• Each facet name is defined as a string, and all values for the facet are also defined as strings.
  • A given document can be tagged with at most one value for each facet. That is, a book can not be of two types.
  • Tips

  • If you like planning ahead, take the time to consider your taxonomy design. You can also simply add facets and values on the fly.
  • The tags applied to documents need not be the same strings that you will display to users. Using internal codes instead of display strings will make it easier to modify your UI later if desired. In our example, we have used display strings to make it easier to follow.

Store the facets and facet values as metadata by adding tags to documents in your index.

The following code shows how to tag a document with several facets at the same time, using the updateCategories() method from the Java client library:

categories = { 
                  'priceRange' => '$10-$19.99',
                  'bookType' => 'cookbook'


See Facets in Query Results

After you have tagged documents, the Searchify server will start to show faceting data in the results it returns for search requests. For example, if you search for books about France, you might get results like the following:

   'bookType': {
       'cookbook': 2,
       'travel': 4
   'priceRange': {
       'Less than $10': 1,
       '$10-$19.99': 5

This shows that there are both cookbooks and travel books related to France, and most of them are between $10 and $20.

Use Facets as Query Criteria

You can filter a search by using facet values. This is similar to using document variables, but uses different syntax. For example, suppose you want to find cookbooks that cost less than $20.00. The following code shows how to do that search by using .withCategoryFilters to include facet values in a query:,
             :category_filters => {
                'priceRange' => ['Less than $10', '$10-$19.99'],
                'bookType' => ['cookBook']

Designing a Faceting Taxonomy

Before you start implementing faceting, take some time to decide on which facets and values make sense for your index. When you consider how to categorize information, all sorts of interesting questions can arise. Depending on the size of your index and whether you are working in a large enterprise, you might need to hold a few meetings involving key people such as website designers, product managers, information architects, and others.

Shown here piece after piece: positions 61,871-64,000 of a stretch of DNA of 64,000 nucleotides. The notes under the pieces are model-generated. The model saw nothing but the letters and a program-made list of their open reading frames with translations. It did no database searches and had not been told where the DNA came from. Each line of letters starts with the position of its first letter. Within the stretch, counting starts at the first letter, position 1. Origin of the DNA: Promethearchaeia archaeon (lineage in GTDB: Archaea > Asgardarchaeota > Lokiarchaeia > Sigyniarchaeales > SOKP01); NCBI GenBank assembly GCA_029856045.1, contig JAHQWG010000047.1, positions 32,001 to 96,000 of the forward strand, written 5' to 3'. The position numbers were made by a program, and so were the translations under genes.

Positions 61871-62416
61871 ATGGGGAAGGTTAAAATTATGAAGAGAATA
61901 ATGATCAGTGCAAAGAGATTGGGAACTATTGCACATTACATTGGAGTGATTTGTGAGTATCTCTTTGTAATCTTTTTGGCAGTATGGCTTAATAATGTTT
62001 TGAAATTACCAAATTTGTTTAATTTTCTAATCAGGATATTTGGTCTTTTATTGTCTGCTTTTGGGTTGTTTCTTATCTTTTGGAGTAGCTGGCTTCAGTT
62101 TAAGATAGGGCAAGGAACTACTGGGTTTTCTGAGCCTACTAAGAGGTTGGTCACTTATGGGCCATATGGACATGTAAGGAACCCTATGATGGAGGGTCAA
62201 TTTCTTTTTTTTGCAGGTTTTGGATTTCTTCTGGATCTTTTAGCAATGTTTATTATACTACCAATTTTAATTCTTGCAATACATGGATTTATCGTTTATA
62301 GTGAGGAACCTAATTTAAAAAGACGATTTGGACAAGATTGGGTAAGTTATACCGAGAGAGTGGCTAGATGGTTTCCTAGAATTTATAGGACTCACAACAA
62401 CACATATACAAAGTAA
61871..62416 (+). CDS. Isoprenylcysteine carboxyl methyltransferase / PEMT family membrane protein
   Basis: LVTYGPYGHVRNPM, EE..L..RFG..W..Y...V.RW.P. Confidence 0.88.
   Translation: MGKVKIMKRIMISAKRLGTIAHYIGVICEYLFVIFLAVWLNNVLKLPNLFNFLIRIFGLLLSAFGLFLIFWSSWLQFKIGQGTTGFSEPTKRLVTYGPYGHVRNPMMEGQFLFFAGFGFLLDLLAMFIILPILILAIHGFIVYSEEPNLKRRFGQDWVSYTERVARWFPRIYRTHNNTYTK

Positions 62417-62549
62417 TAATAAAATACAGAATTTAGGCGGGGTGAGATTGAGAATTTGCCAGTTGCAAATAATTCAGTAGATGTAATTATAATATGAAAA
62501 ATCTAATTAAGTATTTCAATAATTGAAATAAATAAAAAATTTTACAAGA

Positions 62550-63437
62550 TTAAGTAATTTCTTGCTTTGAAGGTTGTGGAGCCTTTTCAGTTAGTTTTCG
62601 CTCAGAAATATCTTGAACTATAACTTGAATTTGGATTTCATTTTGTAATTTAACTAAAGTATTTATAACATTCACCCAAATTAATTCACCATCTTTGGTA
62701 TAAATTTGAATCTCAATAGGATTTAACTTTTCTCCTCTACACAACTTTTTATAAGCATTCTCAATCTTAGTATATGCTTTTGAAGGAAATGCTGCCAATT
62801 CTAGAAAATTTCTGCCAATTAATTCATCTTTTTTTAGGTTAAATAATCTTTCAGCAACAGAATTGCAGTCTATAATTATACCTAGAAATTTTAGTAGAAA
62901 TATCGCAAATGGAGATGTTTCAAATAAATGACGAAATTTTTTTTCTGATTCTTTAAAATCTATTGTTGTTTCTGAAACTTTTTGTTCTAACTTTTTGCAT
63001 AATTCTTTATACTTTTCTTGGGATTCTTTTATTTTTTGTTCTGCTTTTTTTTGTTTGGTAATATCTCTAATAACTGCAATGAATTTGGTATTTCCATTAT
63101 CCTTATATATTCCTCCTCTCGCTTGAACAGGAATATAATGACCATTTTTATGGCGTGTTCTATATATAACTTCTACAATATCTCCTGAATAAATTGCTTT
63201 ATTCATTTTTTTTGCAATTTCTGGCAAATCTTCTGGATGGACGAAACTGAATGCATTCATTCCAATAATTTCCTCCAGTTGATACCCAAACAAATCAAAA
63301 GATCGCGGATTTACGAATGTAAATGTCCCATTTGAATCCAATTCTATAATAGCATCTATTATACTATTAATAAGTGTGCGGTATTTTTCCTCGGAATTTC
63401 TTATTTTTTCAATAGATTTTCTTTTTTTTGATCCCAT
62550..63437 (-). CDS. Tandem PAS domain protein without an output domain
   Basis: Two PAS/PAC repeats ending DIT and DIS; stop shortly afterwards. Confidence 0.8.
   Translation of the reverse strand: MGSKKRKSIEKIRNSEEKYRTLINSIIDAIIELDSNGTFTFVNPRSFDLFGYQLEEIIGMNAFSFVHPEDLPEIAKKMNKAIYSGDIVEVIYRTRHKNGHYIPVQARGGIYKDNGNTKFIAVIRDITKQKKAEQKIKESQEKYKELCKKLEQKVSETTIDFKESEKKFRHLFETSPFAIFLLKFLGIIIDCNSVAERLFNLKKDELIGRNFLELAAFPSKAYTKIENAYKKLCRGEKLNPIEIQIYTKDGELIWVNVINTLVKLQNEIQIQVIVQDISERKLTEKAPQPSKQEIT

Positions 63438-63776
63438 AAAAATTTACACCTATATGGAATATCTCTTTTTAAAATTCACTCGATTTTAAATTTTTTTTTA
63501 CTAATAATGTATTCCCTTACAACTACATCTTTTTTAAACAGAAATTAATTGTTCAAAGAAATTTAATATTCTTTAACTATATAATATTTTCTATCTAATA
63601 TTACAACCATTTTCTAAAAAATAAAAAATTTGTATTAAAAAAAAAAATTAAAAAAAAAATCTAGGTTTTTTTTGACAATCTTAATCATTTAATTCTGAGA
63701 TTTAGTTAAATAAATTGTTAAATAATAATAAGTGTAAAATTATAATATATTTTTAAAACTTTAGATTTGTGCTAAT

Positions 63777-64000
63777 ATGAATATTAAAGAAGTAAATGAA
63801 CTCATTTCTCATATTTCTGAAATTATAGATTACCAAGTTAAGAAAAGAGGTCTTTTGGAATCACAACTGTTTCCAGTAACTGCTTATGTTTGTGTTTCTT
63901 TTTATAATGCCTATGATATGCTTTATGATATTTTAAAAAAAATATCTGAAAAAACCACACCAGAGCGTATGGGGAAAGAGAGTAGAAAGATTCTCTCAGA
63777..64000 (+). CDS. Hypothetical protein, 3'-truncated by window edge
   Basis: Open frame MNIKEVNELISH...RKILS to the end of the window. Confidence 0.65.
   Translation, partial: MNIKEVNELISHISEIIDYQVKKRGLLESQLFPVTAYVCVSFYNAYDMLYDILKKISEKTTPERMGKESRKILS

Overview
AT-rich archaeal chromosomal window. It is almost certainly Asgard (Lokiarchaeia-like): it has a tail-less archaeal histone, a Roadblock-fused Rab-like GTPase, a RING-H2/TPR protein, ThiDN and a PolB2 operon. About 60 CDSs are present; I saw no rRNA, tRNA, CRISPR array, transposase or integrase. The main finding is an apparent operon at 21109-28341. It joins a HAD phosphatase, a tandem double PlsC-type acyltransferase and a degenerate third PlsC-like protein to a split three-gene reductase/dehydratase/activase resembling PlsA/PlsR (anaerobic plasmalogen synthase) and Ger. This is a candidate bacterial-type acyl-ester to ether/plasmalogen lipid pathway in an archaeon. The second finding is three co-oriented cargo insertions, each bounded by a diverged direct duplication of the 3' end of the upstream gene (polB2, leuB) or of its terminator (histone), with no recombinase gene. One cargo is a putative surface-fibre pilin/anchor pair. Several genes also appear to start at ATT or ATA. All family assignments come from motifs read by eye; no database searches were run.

The goal of your design phase is to arrive at a scheme, probably a written list, that defines the facets and their values. For example, suppose you are dealing with the books database from our earlier example. If you decide that one facet is "type of book," what are the book types you want to feature? You'll need to answer questions like these:

  • Will you base the list on which types are most numerous in your index, on which types people most often purchase, or on some other criteria?
  • How many book types do you want to tag before grouping the remaining books into an "Other" category?
  • At what cutoff point does a type of book fall into "Other": if there are fewer than 100 books of that type in the index ... fewer than 10 ... or fewer than 10 purchased in the past quarter?
  • Do you want to keep the book type groups fairly even in size? For example, if you have 100 mystery novels and only a few books of every other type, do you want to break down the "mystery" group into smaller sub-groups, such as "Noir," "Thriller," and "Sherlock Holmes"?

From this example, you can see that a taxonomy can be both complex and dynamic—the design might need to change over time to reflect changes in index contents, business goals, and sales fluctuations.